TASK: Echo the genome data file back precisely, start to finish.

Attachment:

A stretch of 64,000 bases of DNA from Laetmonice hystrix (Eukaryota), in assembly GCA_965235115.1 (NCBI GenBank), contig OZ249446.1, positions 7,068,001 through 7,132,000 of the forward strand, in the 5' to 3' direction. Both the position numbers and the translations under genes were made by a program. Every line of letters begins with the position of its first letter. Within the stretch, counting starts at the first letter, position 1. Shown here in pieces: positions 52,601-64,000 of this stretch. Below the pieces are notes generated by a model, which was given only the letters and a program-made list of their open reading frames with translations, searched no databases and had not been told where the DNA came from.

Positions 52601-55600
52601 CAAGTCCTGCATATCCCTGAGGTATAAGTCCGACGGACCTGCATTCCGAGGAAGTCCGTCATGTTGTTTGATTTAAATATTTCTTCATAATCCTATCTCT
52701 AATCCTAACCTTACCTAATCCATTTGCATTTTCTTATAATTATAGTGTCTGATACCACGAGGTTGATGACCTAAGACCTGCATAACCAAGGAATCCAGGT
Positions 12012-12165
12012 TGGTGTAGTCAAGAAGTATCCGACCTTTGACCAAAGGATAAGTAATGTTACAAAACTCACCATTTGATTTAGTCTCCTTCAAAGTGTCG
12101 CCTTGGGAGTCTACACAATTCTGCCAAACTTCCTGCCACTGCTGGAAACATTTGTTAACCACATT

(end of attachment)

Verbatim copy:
A stretch of 64,000 bases of DNA from Laetmonice hystrix (Eukaryota), in assembly GCA_965235115.1 (NCBI GenBank), contig OZ249446.1, positions 7,068,001 through 7,132,000 of the forward strand, in the 5' to 3' direction. Both the position numbers and the translations under genes were made by a program. Every line of letters begins with the position of its first letter. Within the stretch, counting starts at the first letter, position 1. Shown here in pieces: positions 52,601-64,000 of this stretch. Below the pieces are notes generated by a model, which was given only the letters and a program-made list of their open reading frames with translations, searched no databases and had not been told where the DNA came from.

Positions 52601-55600
52601 CAAGTCCTGCATATCCCTGAGGTATAAGTCCGACGGACCTGCATTCCGAGGAAGTCCGTCATGTTGTTTGATTTAAATATTTCTTCATAATCCTATCTCT
52701 AATCCTAACCTTACCTAATCCATTTGCATTTTCTTATAATTATAGTGTCTGATACCACGAGGTTGATGACCTAAGACCTGCATAACCAAGGAATCCAGGT
Positions 12012-12165
12012 TGGTGTAGTCAAGAAGTATCCGACCTTTGACCAAAGGATAAGTAATGTTACAAAACTCACCATTTGATTTAGTCTCCTTCAAAGTGTCG
12101 CCTTGGGAGTCTACACAATTCTGCCAAACTTCCTGCCACTGCTGGAAACATTTGTTAACCACATT